Prevention strategies that aim to test and treat people for HIV infection are undermined by HIV treatment non-adherence and sexually transmitted co-infections (STI). Scalable interventions are urgently needed to sustain low infectiousness by improving HIV treatment adherence and reducing risks for transmitting HIV. This application proposes to test a theory-based behavioral intervention to simultaneously improve HIV treatment adherence and reduce HIV transmission risk behaviors in people living with HIV/AIDS who use alcohol and other drugs. Grounded in Conflict Theory of Decision Making, the intervention will be delivered in a mixed format, with one office-based counseling session followed by four cell phone delivered counseling sessions. The intervention will be conducted in Atlanta and surrounding impoverished areas. Men (n = 250) and women (n = 250) receiving HIV treatment will be recruited from AIDS services and infectious disease clinics. Following informed consent and baseline assessments, participants will be randomly assigned to either an (a) integrated HIV treatment adherence - risk reduction intervention or (b) a time-matched non-contaminating attention control condition. Participants will be followed for 12-months using office-based computerized interviews, unannounced pill counts, and medical chart abstraction. The study will test the hypothesis that a unified, integrated theory-based HIV treatment and risk reduction intervention will reduce HIV transmission risk behaviors, improve HIV treatment adherence, reduce viral load and prevent new STI. The study will also examine the influence of theoretical constructs and structural barriers on intervention outcomes. Factors that predict relapse to non-adherence and risk behaviors in relation to changes in viral load and STI over the 12-month follow-up period will also be a focal point of the study. The intervention under investigation will be among the first to simultaneously address treatment adherence and risk behavior in an integrated model for substance using HIV positive men and women. If shown effective, the intervention model will be ready for immediate dissemination to community and clinical services for people living with HIV/AIDS.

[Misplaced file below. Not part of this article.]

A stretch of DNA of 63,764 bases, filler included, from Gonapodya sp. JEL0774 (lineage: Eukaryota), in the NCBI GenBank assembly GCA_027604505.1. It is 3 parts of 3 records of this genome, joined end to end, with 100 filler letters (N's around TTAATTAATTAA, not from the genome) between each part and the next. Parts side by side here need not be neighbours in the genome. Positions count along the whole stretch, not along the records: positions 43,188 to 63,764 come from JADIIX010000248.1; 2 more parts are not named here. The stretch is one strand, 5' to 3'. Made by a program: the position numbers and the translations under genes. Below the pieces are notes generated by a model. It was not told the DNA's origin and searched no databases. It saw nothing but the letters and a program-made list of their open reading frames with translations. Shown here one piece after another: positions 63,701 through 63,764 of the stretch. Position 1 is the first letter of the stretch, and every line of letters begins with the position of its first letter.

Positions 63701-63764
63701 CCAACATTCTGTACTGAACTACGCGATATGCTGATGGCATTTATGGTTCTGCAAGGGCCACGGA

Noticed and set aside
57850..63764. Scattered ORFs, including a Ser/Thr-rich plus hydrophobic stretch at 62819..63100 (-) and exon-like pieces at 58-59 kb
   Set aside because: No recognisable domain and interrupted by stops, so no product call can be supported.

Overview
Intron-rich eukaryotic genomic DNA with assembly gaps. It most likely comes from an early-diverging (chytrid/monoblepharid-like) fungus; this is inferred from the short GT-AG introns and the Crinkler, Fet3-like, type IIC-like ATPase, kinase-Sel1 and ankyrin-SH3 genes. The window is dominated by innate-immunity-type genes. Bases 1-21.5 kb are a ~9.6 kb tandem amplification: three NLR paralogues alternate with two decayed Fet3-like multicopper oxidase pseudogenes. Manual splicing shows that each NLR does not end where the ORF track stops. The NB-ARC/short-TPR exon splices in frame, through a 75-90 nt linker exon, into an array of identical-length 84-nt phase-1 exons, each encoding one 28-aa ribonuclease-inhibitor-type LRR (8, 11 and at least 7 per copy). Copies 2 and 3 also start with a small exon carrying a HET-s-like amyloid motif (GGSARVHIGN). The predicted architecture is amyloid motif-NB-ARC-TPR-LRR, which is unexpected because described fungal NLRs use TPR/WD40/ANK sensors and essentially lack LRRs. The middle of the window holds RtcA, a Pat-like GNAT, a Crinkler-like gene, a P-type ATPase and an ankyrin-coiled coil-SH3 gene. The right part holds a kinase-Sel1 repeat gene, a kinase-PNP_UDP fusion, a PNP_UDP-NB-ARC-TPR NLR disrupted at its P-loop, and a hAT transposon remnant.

Public Health Relevance

Prevention strategies that aim to test and treat people for HIV infection are undermined by HIV treatment non-adherence and sexually transmitted co-infections (STI). The proposed study will test a theory-based behavioral intervention to reduce HIV infectiousness by simultaneously improving HIV treatment adherence and reducing sexually transmitted co-infections in people living with HIV-AIDS who use alcohol and other drugs. The intervention is delivered in a single office-based counseling session followed by 4 cell phone delivered counseling sessions in a model that will be ready for immediate dissemination to case management and clinical services for people living with HIV/AIDS in resource constrained settings.

Agency
National Institute of Health (NIH)
Institute
National Institute on Drug Abuse (NIDA)
Type
Research Project (R01)
Project #
5R01DA033067-02
Application #
8415848
Study Section
Special Emphasis Panel (ZRG1-AARR-F (02))
Program Officer
Onken, Lisa
Project Start
2012-02-01
Project End
2017-01-31
Budget Start
2013-02-01
Budget End
2014-01-31
Support Year
2
Fiscal Year
2013
Total Cost
$623,876
Indirect Cost
$209,031
Name
University of Connecticut
Department
Psychology
Type
Schools of Arts and Sciences
DUNS #
614209054
City
Storrs-Mansfield
State
CT
Country
United States
Zip Code
06269
Kalichman, Seth C; Eaton, Lisa; Kalichman, Moira O et al. (2016) Race-based medical mistrust, medication beliefs and HIV treatment adherence: test of a mediation model in people living with HIV/AIDS. J Behav Med 39:1056-1064
Kalichman, Seth C; Cherry, Chauncey; Kalichman, Moira O et al. (2016) Sexual Behaviors and Transmission Risks Among People Living with HIV: Beliefs, Perceptions, and Challenges to Using Treatments as Prevention. Arch Sex Behav 45:1421-30
Kalichman, Seth; Kalichman, Moira O; Cherry, Chauncey (2016) Medication beliefs and structural barriers to treatment adherence among people living with HIV infection. Psychol Health 31:383-95
Cornelius, Talea; Jones, Maranda; Merly, Cynthia et al. (2016) Impact of food, housing, and transportation insecurity on ART adherence: a hierarchical resources approach. AIDS Care :1-9
Chen, Yiyun; Chen, Kun; Kalichman, Seth C (2016) Barriers to HIV Medication Adherence as a Function of Regimen Simplification. Ann Behav Med :
Kalichman, Seth C; Cherry, Chauncey; Kalichman, Moira O et al. (2015) HIV sexual transmission risks in the context of clinical care: a prospective study of behavioural correlates of HIV suppression in a community sample, Atlanta, GA, USA. J Int AIDS Soc 18:19930
Kalichman, Seth C; Washington, Christopher; Grebler, Tamar et al. (2015) Treatment outcomes among people living with HIV who are food insecure and prescribed antiretrovirals taken with food. J Prim Care Community Health 6:35-40
Kalichman, Seth C; Pellowski, Jennifer; Kegler, Christopher et al. (2015) Medication adherence in people dually treated for HIV infection and mental health conditions: test of the medications beliefs framework. J Behav Med 38:632-41
Kalichman, Seth C; Kalichman, Moira O; Cherry, Charsey et al. (2015) Intentional Medication Nonadherence Because of Interactive Toxicity Beliefs Among HIV-Positive Active Drug Users. J Acquir Immune Defic Syndr 70:503-9
Chen, Yiyun; Kalichman, Seth C (2015) Synergistic effects of food insecurity and drug use on medication adherence among people living with HIV infection. J Behav Med 38:397-406

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